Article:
Wikimedia Developer Summit/2016/Content format

T119022 - This is the session pad for the Content format area session, slated to begin at 2pm on Monday, January 4.

PurposeEdit

T119022 - Working area overview: how do we make manipulating our data easier and more useful? (both for humans and computers). What format should we use for the authoritative version of our essential content to make accessing and manipulating it easier and more useful (both for humans and computers)?

AgendaEdit

  • 5-20 minutes - introductory comments
  • 60-75 minutes - open discussion

MinutesEdit

EtherpadEdit

https://etherpad.wikimedia.org/p/WikiDev16-T119022

GoalsEdit

General discussion of our 2016 strategy for dealing with our central problem. This includes:

  • Establishing the shared questions, challenges, vision
    • What we should head for? (e.g. move primary data out of SQL-based data stores into key-value stores? Should we use Cassandra and RESTbase as stable primary storage?)
    • What constitutes a "format"?
      • E.g.  if the data is stored in a MariaDB database, is the database itself is part of the format?
    • Are HTML-only wikis ever a viable solution (T112999)?
    • What about other formats (e.g. markdown, a refreshed wikitext 2.0?
    • JavaScript support for Scribunto?
    • Polyglot Wikimedia?
    • Fine-grained content tagging (e.g. Parsoid's stable IDs)
    • What is Wikimedia's essential content?
      • E.g. Articles, Revisions, Attribution, Categories, Associations/links (e.g. language links, interwiki links), Media (bitmaps, vector art, audio, video), Locations/coordinates

The goal of this session will be to capture a document that can be the first wiki draft as a charter for this area.

ChronologyEdit

This section is where an attempt is made to capture the gist of who said what, in what order. A transcript isn't necessary, but it's useful to capture the important points made by speakers as they happen.

Session guidelinesEdit

This checklist exists to help each session at WikiDev meet the following goals:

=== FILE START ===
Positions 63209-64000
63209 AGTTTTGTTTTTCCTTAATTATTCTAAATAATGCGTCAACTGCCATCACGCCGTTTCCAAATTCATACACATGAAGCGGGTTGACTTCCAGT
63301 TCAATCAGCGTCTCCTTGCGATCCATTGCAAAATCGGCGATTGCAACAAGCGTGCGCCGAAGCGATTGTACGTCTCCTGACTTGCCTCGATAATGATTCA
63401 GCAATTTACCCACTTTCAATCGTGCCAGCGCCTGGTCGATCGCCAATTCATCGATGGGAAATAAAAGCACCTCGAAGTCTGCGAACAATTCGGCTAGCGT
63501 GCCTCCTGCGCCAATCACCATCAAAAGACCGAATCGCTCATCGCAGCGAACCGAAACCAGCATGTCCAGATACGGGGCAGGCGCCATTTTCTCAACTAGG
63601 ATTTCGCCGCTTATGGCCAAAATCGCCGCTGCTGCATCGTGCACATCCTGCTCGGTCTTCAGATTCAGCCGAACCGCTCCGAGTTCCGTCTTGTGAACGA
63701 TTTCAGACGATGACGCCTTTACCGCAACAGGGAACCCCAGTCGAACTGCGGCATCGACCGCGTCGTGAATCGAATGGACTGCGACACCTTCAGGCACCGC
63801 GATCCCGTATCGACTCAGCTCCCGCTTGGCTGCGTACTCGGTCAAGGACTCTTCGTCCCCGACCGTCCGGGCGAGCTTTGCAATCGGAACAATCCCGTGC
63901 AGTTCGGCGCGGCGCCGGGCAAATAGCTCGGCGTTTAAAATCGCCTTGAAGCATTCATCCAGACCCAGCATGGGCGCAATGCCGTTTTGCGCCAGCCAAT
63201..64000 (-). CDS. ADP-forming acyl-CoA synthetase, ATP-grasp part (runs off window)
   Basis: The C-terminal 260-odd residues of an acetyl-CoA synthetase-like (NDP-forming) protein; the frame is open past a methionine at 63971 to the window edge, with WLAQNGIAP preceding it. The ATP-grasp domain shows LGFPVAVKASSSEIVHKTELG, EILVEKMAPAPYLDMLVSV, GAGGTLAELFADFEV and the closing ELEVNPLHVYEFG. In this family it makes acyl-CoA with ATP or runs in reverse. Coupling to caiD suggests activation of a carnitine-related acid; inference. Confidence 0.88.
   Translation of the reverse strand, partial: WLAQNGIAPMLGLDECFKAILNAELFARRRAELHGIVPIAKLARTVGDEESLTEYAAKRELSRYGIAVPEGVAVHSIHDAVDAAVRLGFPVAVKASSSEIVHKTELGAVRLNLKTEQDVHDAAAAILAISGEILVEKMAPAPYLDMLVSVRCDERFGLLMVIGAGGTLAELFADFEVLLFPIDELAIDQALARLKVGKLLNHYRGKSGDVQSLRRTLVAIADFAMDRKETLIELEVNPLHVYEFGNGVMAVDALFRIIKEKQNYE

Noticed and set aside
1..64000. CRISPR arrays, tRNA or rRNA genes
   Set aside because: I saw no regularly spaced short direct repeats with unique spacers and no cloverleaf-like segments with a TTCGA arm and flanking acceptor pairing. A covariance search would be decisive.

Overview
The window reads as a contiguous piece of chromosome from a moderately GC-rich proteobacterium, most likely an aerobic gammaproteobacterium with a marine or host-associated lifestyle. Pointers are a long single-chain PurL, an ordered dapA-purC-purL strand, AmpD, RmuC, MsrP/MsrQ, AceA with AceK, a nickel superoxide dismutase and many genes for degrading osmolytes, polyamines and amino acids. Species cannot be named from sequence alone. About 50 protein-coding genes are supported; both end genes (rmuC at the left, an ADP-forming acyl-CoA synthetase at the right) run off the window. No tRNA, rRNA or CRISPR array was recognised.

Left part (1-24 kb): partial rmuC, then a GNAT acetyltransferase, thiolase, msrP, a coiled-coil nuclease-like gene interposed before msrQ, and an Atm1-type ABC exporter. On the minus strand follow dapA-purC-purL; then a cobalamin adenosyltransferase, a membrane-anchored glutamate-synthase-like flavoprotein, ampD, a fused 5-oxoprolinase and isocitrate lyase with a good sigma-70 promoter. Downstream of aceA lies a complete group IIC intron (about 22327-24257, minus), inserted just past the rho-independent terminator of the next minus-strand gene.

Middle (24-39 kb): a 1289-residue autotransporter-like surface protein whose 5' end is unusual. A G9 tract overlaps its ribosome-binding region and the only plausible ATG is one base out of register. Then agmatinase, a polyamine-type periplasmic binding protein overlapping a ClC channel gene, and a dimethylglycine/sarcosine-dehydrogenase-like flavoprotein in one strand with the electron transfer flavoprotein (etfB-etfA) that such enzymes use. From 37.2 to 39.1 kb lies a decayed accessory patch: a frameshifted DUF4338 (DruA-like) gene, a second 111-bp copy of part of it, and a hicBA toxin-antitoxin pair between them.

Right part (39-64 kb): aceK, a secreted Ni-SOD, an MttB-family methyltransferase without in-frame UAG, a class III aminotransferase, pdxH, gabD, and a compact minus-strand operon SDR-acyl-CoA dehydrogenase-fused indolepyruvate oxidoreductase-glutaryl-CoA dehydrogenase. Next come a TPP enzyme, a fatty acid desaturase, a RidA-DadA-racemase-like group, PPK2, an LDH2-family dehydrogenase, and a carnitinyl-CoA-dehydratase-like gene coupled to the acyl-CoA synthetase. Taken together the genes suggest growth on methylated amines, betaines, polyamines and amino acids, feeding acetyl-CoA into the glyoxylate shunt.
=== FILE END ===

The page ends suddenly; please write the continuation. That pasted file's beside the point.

• Have productive discussion about topics that need face-to-face time
  • Make progress towards agreement on a solution
  • Document what was discussed, including areas of agreement and disagreement
  • Create written list of action items for follow up
  • Update or create Phabricator tasks as appropriate

Specific tasks:

  1. Assign meeting roles:
    • Facilitator
    • Gatekeeper
    • Scribe
    • Timekeeper
  2. Facilitator: run session to achieve specific goals.
    • State or build consensus towards meeting goal and style, referencing one of these meeting types:
      • Problem-solving: surveying many possible solutions
      • Strawman: exploring one specific solution
      • Field narrowing: narrowing down choices of solution
      • Consensus: coming to agreement on one solution
      • Education: teaching people about an agreed solution
    • Identify agenda items and guide discussion to stay on topic
    • Redirect participants who begin venting or discussing things that can be done online
  3. Scribe(s): Document the session
  4. Gatekeeper: Actively manage participation
    • Interrupt people if they are dominating the discussion
    • Help people who are having difficulty being heard
    • If the gatekeeper is talking too much, someone else should interrupt them
  5. Timekeeper: Keep track of time left and point out time passing to facilitator
    • If possible, estimate time for each topic written by scribes
    • Let people know when a topic has gone over its time
    • Give a warning when 5-10 minutes are left